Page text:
In June 2019, just as the UK became the first nation in the world to legally commit itself to a “net-zero” carbon emissions target by 2050, Carbon Brief published an interactive feature and accompanying map showing exactly how the UK had radically transformed its electricity supply in just a decade. The “scrolling narrative” article took more than a year to research, write, design and code, and brought together six datasets and 800,000 data points. It was the first time this dramatic transformation to the UK grid had ever been visualised in such detail before.
The feature was a huge hit with Carbon Brief’s readers straight away and has since become one of the website’s most-read and most-shared articles since first launching in 2011. Civil servants even told Carbon Brief that the UK’s climate minister, Claire Perry, had shown the article in her own presentations and had “pinned a copy on her wall”.
Rachel Kye, the special representative of the UN Secretary-General for sustainable energy, tweeted a link to her followers, adding: “We talk about energy transitions and it is wonderful to be able to see one. Dr Simon Evans et al at Carbon Brief produced this. Fascinating. Superb. Important.”
It took several months to identify the various databases holding the information required and then establish whether the data could be scraped, verified and “wrangled” into a single dataset. The 800,000 data points were carefully melded together using Python and then visualised into the scrolling narrative and map using D3 and Mapbox GL JS. These tools allow the map within the article to be interactive and, for example, let the user “journey through time” from the handful of coal-fired giants that dominated UK generation a decade ago up to the reality today which sees a much more decentralised grid with hundreds of windfarms and thousands of solar rooftops.
This data had never been amalgamated and presented in this way before. Therefore, great care was taken to check the underlying geo-tagged data by doing random samples of generating sources and comparing their location on Google Maps. During this long process, Carbon Brief found several errors in the primary datasets and notified their owners. The article contains a lengthy “Methodology” section to ensure full transparency and allow the reader to see exactly how the data was handled and then visualised.
What was the hardest part of this project?
In 2015, Carbon Brief had tried to “map” the UK’s power generation using Carto. While that provided a fascinating snapshot of the UK’s grid for that year, it could not show the rapid changes the grid had seen since the end of the previous decade. So it was important for the 2019 iteration to provide the reader with an interactive narrative – part in-depth feature, part data visualisation.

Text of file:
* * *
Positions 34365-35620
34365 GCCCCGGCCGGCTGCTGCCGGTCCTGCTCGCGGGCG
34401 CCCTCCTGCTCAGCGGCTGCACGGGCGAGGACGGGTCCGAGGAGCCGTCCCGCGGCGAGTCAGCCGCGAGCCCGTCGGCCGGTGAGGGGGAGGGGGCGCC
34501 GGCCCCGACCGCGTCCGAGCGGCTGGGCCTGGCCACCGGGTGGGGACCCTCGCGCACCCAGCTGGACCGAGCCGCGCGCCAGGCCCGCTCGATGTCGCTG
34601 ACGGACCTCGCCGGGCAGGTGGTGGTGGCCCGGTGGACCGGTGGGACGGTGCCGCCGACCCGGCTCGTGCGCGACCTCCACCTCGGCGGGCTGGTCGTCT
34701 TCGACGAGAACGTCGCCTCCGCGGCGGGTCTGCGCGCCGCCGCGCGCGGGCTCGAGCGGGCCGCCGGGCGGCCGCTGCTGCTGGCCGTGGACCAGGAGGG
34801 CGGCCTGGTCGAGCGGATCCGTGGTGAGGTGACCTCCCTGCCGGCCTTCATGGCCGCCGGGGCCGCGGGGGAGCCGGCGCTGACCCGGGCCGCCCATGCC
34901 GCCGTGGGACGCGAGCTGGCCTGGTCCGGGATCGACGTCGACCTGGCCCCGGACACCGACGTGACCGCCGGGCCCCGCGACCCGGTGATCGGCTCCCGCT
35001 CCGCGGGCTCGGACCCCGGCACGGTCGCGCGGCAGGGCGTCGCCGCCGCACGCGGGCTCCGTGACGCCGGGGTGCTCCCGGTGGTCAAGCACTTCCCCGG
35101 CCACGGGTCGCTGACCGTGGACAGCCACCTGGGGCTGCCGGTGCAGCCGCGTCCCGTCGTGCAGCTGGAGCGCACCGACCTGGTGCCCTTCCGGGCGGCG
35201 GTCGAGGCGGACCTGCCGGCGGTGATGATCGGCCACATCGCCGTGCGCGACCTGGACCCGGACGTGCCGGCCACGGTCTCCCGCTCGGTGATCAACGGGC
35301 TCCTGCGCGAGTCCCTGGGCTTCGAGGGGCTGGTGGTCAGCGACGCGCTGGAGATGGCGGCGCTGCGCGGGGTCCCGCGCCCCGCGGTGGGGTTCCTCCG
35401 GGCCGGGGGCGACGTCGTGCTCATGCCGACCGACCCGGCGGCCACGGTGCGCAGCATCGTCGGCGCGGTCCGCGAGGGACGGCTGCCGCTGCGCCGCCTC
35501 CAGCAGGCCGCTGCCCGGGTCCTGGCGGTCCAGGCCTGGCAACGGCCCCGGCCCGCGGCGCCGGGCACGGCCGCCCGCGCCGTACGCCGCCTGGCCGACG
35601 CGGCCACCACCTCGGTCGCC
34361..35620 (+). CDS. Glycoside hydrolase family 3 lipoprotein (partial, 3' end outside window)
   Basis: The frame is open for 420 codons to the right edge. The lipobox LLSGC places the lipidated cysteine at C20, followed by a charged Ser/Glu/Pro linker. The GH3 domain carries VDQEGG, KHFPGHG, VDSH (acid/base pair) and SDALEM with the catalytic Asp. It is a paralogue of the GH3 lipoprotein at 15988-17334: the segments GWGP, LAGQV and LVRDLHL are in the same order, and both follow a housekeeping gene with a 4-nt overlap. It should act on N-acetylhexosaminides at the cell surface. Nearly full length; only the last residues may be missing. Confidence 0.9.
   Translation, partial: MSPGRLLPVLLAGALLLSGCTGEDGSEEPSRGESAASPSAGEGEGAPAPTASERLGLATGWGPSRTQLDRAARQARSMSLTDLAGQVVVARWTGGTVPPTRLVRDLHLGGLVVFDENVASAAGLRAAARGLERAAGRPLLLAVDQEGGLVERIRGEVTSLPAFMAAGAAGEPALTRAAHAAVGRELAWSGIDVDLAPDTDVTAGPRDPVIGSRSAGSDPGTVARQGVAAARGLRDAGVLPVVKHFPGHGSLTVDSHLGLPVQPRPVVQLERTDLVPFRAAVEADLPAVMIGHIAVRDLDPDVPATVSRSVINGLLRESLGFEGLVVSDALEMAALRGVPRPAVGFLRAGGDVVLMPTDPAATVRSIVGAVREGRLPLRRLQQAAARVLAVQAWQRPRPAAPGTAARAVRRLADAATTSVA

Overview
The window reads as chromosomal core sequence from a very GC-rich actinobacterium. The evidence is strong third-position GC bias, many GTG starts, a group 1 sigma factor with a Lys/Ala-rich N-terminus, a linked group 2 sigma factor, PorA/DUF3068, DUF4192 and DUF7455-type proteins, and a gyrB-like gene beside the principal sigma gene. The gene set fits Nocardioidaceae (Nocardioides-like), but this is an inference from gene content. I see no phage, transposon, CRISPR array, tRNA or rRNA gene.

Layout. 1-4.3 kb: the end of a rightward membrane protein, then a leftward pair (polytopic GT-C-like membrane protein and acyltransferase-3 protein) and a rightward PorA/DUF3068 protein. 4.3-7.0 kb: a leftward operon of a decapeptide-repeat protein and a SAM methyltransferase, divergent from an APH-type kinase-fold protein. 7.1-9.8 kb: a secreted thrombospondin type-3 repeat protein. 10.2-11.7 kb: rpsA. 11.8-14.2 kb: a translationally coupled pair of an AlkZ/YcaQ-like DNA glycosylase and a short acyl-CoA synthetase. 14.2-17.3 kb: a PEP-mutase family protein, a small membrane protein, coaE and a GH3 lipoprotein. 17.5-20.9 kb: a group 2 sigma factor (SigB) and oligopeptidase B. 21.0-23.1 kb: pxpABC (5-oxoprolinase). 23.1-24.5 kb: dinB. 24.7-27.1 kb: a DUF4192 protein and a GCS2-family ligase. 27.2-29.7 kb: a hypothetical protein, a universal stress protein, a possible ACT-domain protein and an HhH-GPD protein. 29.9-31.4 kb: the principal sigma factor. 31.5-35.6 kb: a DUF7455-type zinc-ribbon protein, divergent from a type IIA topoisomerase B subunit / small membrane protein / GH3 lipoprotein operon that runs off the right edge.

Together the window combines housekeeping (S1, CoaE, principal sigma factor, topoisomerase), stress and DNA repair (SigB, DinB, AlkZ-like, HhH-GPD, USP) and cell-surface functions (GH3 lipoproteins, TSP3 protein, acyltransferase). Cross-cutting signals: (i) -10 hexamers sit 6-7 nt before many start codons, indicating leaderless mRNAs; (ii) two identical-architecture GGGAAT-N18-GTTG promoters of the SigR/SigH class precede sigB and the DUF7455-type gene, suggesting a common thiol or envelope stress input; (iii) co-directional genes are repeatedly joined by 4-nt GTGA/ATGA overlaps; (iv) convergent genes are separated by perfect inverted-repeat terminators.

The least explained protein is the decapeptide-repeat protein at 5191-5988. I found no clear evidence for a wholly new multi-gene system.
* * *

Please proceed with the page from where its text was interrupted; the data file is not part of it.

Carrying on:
A lot of time was spent by the writer Simon Evans and multimedia journalist Rosamund Pearce working out how to make key moments and insights in the article “spark” a corresponding visualisation in the map as the reader scrolled down.
They also found that, due to the article’s length – almost 7,000 words – it was important for the reader to always know which year they were looking at as the map changed visually before their eyes. So a legend was introduced on the right-hand side of the page to highlight the year-by-year transition as the reader descended down through the article. Similarly, a stacked bar chart showing the year-on-year change in generation sources was also introduced on the left-hand side.
The article then concludes with a full-width interactive map of all the data to allow the reader the chance to explore it themselves in detail using the dashboard. This was added at quite a late stage when testers said they wanted to “play with the data” by themselves as well as be guided through it by Carbon Brief.
A sense of the thought process that Carbon Brief went through when designing this feature can be seen in this early rough sketch of how it might work…
What can others learn from this project?
Consulting and testing are two key lessons that Carbon Brief took away from this project. The two journalists who researched, wrote, designed and coded this feature consulted at each stage with the whole team (8 staff) to get as much feedback as possible, particularly to ensure “usability” and a “sense of journey”. Carbon Brief also asked a small handful of trusted contacts to “road-test” the interactive ahead of publication to further refine it.
It took a lot of time and resource to complete the project – Simon Evans had to teach himself Python along the way! – but it was a perfect example of how such an investment can pay off. An ambitious (yet daunting) vision was combined with the creativity and skills of the two journalists to produce one of Carbon Brief’s most influential showcase articles.